Sunday, January 3, 2016

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Paul's Categories of Flesh and Spirit - Part 2 or 2

The opposite field of force is the realm of the Spirit, by which Paul means God’s Holy Spirit. The Spirit was the gift of the divine presence to believers (Ro. 8:15; 1 Co. 2:12; Ga. 3:2), an eschatological deposit in view of the things to come at Christ’s return (Ro. 8:23; 2 Co. 1:22; 5:5; Ep. 1:13-14). It was not merely phenomenological, producing periodic ecstasy, but functional, serving as a working dynamic in the daily lives of believers (Ro. 8:1-2, 5, 9, 13, 26-27; Ga. 5:22-25; Ep. 3:16-17). The work of the Holy Spirit was relational, which is what Paul intends by his use of the verb “to dwell” or “to live” (Ro. 8:9, 11; 1 Co. 3:16; 6:19; 2 Co. 6:16; Ep. 3:17; 2 Ti. 1:14). Such language is not intended to be spatial, as though the Spirit were a gas. Rather, in keeping with his Hebrew tradition, Paul uses concrete expressions to describe abstract realities.

For Paul, a spiritual person is one who cooperates with the dynamic inward work of the Spirit to produce maturity and godliness (1 Co. 2:14-15; 14:37-38; Ga. 5:22-23; 6:1). In fact, it is to the point that Paul can say that the Corinthians did not lack any spiritual gift (1 Co. 1:7) but at the same time describe them as worldly (1 Co. 3:1, 3). Spiritual phenomena did not equal spiritual maturity!

The polarity between flesh and Spirit—between weakness and power—becomes a daily challenge to Christians. To live “after the flesh” is to live in weakness and the susceptibility toward sin (Ro. 7:5, 18-20; 8:4-9). The appetites of the flesh are markedly different than the desires of the Spirit. The Christian, who both lives in the flesh but who is indwelled by the Spirit, cannot satisfy the desires of both (Ga. 5:17). One or the other must have ascendancy. The difference between being “in the flesh” and “in the Spirit” is not the difference between a higher nature and a lower nature, but rather, the difference between the self, in its weakness, and Christ, in his strength. It is the inadequacy of the creature as opposed to the complete adequacy of the Lord. The Spirit is the power-sphere of the new creation and the new age, while the flesh is the power-sphere of the old creation and the old age. Paul’s language of dynamis (= power) in this regard refers to being enabled by God to live above the weakness of the flesh by being filled with hope (Ro. 15:13; Ep. 1:18-19), wisdom (1 Co. 1:24), saving faith (1 Co. 1:17-18; 2:4-5), godliness (1 Co. 4:19-20), endurance (2 Co. 4:7-10; 12:9-10; 13:4; Col. 1:11) and love (Ep. 3:14-21).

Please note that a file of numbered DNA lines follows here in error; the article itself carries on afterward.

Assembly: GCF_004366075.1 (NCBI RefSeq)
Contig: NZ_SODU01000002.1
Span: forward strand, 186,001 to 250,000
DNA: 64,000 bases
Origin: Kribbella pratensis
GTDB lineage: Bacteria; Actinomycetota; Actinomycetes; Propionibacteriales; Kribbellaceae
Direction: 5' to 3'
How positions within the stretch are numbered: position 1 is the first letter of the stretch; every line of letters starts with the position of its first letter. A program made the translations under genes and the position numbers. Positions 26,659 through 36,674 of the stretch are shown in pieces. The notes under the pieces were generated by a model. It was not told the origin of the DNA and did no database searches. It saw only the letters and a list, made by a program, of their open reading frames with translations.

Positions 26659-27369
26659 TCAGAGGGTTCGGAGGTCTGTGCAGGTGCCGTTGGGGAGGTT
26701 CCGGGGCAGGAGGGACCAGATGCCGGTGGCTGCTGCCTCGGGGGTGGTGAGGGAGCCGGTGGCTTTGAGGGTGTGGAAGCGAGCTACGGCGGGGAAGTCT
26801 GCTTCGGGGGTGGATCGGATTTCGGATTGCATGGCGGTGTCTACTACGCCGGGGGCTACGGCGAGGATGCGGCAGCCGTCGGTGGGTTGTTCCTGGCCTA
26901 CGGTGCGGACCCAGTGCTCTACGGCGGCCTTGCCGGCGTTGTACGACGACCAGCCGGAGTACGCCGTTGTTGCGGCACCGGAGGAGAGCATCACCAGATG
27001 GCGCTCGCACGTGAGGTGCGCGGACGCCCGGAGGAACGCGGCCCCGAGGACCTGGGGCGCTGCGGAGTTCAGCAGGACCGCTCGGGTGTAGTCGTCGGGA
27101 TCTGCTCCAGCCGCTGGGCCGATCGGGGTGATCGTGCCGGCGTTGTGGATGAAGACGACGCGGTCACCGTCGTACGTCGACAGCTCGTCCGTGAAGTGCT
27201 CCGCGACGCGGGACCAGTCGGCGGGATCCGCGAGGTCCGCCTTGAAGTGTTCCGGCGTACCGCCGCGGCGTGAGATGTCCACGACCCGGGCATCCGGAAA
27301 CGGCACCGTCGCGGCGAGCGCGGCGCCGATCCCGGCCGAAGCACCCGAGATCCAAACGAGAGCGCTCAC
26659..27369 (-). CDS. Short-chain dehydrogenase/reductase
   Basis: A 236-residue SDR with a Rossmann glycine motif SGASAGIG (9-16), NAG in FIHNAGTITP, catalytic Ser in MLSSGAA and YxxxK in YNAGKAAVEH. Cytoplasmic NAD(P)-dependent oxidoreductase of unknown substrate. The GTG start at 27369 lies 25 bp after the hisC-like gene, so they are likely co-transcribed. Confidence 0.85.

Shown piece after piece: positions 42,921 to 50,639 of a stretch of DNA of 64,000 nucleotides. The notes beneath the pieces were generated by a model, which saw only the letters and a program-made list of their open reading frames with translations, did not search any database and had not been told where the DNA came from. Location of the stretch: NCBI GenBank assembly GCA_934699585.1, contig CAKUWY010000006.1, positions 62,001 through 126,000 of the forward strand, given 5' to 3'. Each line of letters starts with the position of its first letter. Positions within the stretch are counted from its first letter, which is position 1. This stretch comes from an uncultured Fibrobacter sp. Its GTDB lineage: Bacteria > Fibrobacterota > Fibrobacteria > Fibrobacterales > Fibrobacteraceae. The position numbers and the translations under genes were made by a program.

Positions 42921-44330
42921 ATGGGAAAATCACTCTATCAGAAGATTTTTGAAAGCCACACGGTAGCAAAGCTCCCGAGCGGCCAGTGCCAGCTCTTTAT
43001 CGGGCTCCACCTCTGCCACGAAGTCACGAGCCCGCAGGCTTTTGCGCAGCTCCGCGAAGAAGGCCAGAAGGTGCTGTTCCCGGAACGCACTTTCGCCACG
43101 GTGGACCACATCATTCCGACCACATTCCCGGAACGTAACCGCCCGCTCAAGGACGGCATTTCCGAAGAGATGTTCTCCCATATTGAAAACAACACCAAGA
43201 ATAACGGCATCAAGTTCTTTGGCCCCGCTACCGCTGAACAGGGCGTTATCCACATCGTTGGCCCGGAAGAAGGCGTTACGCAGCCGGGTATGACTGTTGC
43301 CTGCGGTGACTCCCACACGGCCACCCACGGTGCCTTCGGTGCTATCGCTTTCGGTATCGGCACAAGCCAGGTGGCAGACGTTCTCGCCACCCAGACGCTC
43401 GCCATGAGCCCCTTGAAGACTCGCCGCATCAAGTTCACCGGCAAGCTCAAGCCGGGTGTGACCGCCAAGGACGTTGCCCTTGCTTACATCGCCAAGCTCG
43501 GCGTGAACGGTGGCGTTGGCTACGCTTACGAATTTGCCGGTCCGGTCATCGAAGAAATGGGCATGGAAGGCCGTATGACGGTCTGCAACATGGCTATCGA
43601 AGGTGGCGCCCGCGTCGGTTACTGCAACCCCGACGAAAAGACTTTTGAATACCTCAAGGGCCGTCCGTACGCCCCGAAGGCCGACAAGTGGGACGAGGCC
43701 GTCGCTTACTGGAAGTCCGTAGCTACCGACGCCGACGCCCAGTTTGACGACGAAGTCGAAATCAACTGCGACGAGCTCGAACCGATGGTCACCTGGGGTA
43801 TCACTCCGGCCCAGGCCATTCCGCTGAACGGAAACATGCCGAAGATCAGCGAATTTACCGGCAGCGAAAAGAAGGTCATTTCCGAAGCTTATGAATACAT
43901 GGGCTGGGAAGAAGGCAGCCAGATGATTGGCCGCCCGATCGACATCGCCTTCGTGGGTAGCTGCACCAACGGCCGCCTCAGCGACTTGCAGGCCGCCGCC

Out of this tension between flesh and Spirit Paul offers his ethic of freedom. Christ has freed the believer from the power-sphere of sin that uses the weakness of the flesh as its tool (Ro. 8:2). He challenges the believer to fully live out this freedom (Ro.8:3-4; Ga. 5:13). Human volition plays a critical role in whether the believer exercises this freedom in order to rise above sin through Christ’s empowerment or falls back into fleshly living through the inadequacy of self (Ro. 8:6-8; 1 Co. 3:1-4; 2 Co. 10:4). True spirituality, of course, is not simply a matter of will power, but rather, a dependence on Christ’s power that gives freedom. Will power alone is only another expression of the flesh (Ro. 7:18b-20).

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